What are the ABCs of persuading, convincing, and influencing others?
Whether you want to promote your idea in a meeting, negotiate a raise with your boss, or just influence your family to choose your preferred vacation destination, you are in “sales” from time to time.
Daniel Pink has been recognized as one of the top 10 business thinkers in the world. His TED Talk on motivation has been viewed over 17 million times, and he’s the author of five bestselling books, including A Whole New Mind, Drive, andTo Sell Is Human.
I recently interviewed Dan on my podcast to get his advice on creating true influence (the transcript below has been edited for space and clarity).
Kevin Kruse: You say, “The ABCs of selling's no longer about always be closing, which was the old adage, but it's something else.”
Daniel Pink: I think the most important thing that's happened in the world of persuasion, selling, whatever, is that most of what we know about sales and persuasion has come from a world of information asymmetry, where the seller always had more information than the buyer. However, in the last 10 years, that information asymmetry has begun to shift, and it's something closer to information parity where sellers and buyers are evenly matched.
In the world of information asymmetry, “always be closing,” it might not be noble, but it's a pretty smart idea because the seller has an advantage, but the seller no longer has an advantage.
The new ABCs are:
- Attunement: Get out of your own head into someone else's head.
- Buoyancy: Can you stay afloat in what one salesperson calls “the ocean of rejection”?
- Clarity: Can you go from accessing information to curating it? Can you go from solving existing problems to identifying hidden problems?
It turns out that those three qualities are really the make-or-break qualities if you're trying to persuade anybody in a meeting, in a sales call, to your boss, in this world where information is more fairly distributed.
Kruse: You also used to be a speech writer for Al Gore. Regarding the recent election, do you think Trump was a master persuader?
Pink: Oh, man, that’s a tough one. Certainly, we have a very, very divided country right now. It's extraordinary; we basically have half the country with one point of view and half the country with another point of view. And now, we don't even have consensus really on some of the underlying facts, on what truth is. That's an incredibly dangerous environment; it's very, very hard to persuade people in that kind of environment.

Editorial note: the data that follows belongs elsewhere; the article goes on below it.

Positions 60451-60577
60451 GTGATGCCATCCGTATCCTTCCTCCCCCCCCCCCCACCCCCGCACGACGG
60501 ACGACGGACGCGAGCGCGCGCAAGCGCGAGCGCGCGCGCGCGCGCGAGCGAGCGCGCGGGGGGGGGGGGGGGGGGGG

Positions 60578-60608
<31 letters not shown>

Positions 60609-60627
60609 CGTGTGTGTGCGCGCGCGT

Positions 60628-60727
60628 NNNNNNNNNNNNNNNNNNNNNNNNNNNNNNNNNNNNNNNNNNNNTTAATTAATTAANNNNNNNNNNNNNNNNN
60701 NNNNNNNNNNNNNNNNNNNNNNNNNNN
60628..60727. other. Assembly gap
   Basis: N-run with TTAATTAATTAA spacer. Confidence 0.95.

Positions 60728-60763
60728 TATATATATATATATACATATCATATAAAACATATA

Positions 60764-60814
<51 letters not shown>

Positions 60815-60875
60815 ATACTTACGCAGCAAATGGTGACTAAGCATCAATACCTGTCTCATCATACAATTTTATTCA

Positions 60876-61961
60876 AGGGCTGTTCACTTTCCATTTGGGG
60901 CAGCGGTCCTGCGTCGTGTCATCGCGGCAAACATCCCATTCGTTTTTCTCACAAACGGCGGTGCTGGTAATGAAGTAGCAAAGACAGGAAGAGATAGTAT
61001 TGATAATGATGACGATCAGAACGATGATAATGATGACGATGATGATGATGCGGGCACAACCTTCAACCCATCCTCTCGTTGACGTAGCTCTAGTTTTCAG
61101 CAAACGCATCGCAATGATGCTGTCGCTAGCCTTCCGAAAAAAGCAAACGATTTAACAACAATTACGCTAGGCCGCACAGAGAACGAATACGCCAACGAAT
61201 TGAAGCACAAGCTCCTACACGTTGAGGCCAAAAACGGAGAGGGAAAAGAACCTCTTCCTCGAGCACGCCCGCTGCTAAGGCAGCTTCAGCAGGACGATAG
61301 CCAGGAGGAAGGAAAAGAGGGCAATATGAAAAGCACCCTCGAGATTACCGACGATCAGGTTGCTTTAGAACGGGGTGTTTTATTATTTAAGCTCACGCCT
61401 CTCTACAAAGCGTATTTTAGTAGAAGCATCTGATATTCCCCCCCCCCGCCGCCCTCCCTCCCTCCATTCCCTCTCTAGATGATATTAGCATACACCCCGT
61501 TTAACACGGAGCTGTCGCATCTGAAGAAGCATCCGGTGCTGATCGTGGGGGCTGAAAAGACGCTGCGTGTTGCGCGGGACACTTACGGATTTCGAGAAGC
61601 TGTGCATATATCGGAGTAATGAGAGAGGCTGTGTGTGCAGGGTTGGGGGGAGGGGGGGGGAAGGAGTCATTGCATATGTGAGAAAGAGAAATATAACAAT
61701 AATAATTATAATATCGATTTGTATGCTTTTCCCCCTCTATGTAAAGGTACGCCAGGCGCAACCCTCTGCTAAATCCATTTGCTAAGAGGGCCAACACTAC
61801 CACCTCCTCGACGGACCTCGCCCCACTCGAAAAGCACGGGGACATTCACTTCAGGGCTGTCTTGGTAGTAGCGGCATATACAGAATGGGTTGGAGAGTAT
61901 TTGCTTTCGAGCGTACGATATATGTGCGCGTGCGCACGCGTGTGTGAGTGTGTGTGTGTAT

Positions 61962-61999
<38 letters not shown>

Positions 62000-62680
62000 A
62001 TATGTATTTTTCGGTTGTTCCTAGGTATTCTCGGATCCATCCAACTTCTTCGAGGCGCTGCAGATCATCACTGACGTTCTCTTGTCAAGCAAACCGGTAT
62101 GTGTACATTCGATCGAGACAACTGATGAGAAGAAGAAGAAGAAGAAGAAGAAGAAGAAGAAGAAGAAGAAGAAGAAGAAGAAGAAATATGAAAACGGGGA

Maybe Trump did a decent job in that his message was so unbelievably simple. I don't mean that in a derisive way at all. I'm not a Trump fan, to put it mildly, but I think there's a power to simplicity. When Trump was running, people knew exactly what he stood for and what he was going to do as President. I don't think the same thing is true with Clinton.
Kruse: Unto a lighter topic: I noticed that you put your email address in the back of all of your books. I'm curious, how much email do you get? Do you respond to it all?
Pink: I do get a lot of email from readers, and a lot of it is extremely helpful. I actually try to answer every single piece of email. I don't always answer it, obviously, that day. I often will batch it. I'll do a batch of 35 or 40 that I keep in an email folder every few days or so. I try to answer it all. Even though it might read on the outside, “Oh, what a nice guy, he's putting his email address. He's either a nice guy or he's insane or he's full of it and it must not be real,” what people don't realize is, no, actually, there's a lot of self-interest in that.
For instance, I've had plenty of readers find typos or dropped words in a text, and we've gone back and fixed them in subsequent editions. Another thing is that readers ask questions, and a lot of readers ask really, really good questions. “Why didn't you write about this? Why didn't you write about that?” I start thinking and interviewing people… Reader emails help me figure out the next topic.
I really think that in the media world that we live in now, especially for writers, it has to be a conversation. With very few exceptions, it can't be this one-way, “Here I am on the mountaintop preaching to all of you great unwashed readers in hopes of saving you.” It doesn't work that way. I really think it has to be a conversation. The great thing about that is that conversations are richer. People will tell you where you're wrong. People will tell you what matter to them.
Kruse: Can you share what your next book will be about?
Pink: I'm writing a book about timing. Everybody says timing is everything, but a lot of our timing decisions, a lot of what I call our “when” decisions… when should you fire somebody? When should you quit a job? When should you go out on your own… We tend to think that's much more of an art, intuition. There's actually a rich science on timing that you can use to make better decisions.
I'm talking about everything from: When during a day should you exercise? When during your day should you do careful heads-down work? When during a day should you do your creative work? Why should you never, ever, ever–if you can avoid it, go into a hospital in an afternoon? Why do kids in standardized tests do worse when they take the test in the afternoon than in the morning? What happens at the midpoint of things? Why do sometimes midpoints bum us out and why do sometimes midpoints fire us up, so that NBA teams that are down by one at halftime are actually more likely to win than teams that are up by one?
A whole deep dive, and right now a very messy dive, into the science of timing and how you can use it to live better and work smarter.
Click here to listen to the full podcast interview with Dan Pink.